James Bond: Now More Than Ever (Conclusion)
If Bond has no place in the world of real espionage, and if the details of his life, his adventures, and even his face may be changed and changed again at the storyteller's discretion, then where does he belong? Once again, we're back to the challenge of trying to identify the one true Bond with only mood, tone, and character to work with, so let's consider the things about him that never change from one tale to the next.
Bond in a warrior. He never serves mere political expedience or convenience. If any government actually had a man like Bond on the payroll they'd be unable to resist the temptation to have him knock off a bothersome reporter or two every now and then, but Bond never does that. Instead, he fights only clearly identifiable villains who are at least his equals, if not more powerful. More to the point, he fights only enemies that can be defeated. In Bond's world there are no insoluble problems or lingering diplomatic ambiguities.
Bond has a code of honor. He may have a license to kill, but he does so only reluctantly and takes no pleasure in doing it. He will try the disabling knee or shoulder shot rather than the killing shot if he can. (Except when battling his way through mobs of minions and henchmen, but who cares about peasants?) He never kills innocent victims, never accidentally kills the wrong person, and will let a mass-murderer escape to kill again rather than put women or children in the line of fire. In Bond's world there is no collateral damage.
Bond is a gentleman. He is a master of every form of hand-to-hand combat known to man, but his signature weapon (which has its own name, by the way) is a small-caliber pistol, or as Sir Alec Guinness might say, "A weapon with a more civilized edge." Bond always meets his adversaries face-to-face and challenges them to single combat: he never strikes first from hiding or without warning, and he would never call in an airstrike to level a crowded restaurant just to get the one evil man hiding in the basement. Bond's adventures frequently end with götterdämmerung final battles, true, but it's always left to a Felix Leiter or a Tiger Tanaka to do the scut-work of marshaling the faceless but loyal peasant infantry; Bond himself answers to a higher calling. In Bond's world there are no drunken and unreliable CIA mercenaries.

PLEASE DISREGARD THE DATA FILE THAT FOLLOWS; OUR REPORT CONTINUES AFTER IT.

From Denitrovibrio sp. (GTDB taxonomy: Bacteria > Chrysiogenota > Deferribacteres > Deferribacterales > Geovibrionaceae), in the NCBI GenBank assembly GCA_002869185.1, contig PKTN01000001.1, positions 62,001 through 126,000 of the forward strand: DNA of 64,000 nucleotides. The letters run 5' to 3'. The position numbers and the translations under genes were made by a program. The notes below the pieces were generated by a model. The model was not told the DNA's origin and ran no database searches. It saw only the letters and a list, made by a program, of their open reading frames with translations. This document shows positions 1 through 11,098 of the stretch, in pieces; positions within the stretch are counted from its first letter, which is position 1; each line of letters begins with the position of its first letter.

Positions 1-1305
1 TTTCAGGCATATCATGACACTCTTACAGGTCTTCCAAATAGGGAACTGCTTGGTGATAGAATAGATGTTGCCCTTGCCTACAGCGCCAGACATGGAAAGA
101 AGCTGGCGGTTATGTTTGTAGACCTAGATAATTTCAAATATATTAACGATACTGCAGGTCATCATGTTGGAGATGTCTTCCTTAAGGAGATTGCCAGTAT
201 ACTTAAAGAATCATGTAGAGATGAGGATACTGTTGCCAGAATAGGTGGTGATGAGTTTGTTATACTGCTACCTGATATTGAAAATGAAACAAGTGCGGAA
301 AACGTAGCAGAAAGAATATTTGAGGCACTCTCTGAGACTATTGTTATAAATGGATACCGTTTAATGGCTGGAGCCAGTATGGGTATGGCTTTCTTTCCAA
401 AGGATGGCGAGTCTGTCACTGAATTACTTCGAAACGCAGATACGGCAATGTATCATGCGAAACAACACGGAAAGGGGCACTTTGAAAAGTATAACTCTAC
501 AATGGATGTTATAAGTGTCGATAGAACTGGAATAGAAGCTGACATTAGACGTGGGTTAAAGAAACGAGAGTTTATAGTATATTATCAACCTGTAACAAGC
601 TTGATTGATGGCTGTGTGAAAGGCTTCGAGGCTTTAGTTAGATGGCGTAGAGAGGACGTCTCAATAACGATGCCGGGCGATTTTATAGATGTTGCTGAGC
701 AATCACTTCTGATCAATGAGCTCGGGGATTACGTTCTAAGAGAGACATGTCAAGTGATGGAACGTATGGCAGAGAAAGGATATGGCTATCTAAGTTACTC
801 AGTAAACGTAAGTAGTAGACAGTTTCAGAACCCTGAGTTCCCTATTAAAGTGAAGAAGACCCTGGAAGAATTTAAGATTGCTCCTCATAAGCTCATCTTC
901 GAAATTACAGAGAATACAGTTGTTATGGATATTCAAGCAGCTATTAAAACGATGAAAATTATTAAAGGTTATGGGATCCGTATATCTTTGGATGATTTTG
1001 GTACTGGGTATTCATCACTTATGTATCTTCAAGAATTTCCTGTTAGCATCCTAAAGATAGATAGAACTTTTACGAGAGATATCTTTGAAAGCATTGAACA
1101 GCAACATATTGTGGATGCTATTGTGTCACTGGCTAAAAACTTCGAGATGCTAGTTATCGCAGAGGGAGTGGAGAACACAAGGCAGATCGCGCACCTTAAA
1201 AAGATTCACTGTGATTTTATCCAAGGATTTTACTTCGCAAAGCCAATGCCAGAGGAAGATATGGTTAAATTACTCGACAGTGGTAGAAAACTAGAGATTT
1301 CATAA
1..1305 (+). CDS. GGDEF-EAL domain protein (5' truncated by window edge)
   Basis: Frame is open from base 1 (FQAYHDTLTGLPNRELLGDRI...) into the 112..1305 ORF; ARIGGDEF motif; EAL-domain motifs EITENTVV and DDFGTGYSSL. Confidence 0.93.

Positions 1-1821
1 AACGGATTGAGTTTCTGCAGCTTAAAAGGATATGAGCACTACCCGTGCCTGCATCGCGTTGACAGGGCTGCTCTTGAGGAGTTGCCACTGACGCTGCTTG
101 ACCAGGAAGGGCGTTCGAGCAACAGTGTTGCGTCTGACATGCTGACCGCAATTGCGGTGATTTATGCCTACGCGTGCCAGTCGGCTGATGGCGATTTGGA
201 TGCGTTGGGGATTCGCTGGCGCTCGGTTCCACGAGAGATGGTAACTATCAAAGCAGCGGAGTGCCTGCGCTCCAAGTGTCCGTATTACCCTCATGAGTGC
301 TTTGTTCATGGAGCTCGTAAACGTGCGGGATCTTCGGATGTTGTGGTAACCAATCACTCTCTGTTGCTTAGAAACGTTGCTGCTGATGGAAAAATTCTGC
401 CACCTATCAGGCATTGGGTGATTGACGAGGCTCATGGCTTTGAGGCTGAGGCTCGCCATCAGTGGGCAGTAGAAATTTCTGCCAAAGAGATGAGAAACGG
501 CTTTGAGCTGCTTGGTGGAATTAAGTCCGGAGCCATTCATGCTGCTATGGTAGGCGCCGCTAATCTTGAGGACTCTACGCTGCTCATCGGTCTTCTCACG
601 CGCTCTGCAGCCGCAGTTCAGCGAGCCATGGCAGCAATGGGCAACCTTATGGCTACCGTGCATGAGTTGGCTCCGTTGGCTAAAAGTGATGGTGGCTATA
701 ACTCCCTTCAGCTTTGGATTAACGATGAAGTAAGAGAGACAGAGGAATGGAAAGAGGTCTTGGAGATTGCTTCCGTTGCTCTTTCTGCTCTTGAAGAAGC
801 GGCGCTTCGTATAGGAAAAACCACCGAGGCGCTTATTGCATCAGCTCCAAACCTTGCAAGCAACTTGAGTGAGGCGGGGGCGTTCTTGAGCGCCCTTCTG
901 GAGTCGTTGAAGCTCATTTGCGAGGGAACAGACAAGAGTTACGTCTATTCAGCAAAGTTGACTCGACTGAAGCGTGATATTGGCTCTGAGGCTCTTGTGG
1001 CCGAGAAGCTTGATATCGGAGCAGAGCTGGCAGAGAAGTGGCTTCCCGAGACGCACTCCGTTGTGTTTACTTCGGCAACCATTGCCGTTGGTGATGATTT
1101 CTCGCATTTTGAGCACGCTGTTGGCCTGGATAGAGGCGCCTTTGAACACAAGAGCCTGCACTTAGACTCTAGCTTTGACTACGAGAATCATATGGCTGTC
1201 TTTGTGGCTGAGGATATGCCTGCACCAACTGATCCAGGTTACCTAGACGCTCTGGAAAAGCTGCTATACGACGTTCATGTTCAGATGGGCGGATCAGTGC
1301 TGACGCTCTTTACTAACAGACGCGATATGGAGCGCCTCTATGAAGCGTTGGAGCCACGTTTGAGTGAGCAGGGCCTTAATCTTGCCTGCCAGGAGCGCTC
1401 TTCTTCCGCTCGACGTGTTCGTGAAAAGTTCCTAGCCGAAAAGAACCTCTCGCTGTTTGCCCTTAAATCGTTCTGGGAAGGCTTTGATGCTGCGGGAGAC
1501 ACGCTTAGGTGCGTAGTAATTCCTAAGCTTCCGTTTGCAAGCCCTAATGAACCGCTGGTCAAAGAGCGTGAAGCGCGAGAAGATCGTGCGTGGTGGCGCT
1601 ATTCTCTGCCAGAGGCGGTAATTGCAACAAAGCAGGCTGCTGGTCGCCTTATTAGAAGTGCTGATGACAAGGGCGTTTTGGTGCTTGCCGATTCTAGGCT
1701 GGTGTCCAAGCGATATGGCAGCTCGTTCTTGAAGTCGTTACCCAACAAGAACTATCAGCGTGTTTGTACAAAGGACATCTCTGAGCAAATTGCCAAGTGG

Finally, Bond is a romantic. As he travels on his journey, beautiful women are constantly throwing themselves at his feet, and while he may have dalliances — in some stories, lots of dalliances — there is always one true love waiting for him at the end of the tale. Admittedly the earlier stories of his adventures were often quite bawdy, but that was more a reflection of then-current social mores and the bawdiness has been toned down considerably in recent years. In Bond's world there are no sexually transmitted diseases or pregnant ex-girlfriends.